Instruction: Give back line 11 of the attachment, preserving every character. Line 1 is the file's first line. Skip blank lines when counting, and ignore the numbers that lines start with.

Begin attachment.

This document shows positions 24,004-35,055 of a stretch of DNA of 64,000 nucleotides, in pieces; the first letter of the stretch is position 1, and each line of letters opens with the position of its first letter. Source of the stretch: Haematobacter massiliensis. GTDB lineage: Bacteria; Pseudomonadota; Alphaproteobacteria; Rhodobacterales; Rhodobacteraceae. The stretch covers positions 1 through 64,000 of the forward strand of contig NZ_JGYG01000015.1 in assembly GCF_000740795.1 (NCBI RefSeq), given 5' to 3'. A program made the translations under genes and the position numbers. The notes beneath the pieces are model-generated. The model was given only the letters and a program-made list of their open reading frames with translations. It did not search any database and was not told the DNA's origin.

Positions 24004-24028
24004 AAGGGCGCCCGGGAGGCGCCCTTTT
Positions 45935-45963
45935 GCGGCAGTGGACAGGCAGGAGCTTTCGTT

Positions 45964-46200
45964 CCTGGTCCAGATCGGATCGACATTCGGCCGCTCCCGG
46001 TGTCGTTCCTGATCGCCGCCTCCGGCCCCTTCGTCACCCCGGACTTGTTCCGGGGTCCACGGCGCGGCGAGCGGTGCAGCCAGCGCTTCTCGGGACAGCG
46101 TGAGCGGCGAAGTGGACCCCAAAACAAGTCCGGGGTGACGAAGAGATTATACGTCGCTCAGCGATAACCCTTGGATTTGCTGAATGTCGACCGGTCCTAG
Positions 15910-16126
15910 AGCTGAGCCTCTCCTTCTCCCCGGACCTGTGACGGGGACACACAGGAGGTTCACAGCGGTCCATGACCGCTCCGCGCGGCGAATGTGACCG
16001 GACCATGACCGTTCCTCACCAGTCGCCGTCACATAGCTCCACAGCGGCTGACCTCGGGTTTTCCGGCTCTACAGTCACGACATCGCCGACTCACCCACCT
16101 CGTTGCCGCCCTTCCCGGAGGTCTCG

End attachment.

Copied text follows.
15910 AGCTGAGCCTCTCCTTCTCCCCGGACCTGTGACGGGGACACACAGGAGGTTCACAGCGGTCCATGACCGCTCCGCGCGGCGAATGTGACCG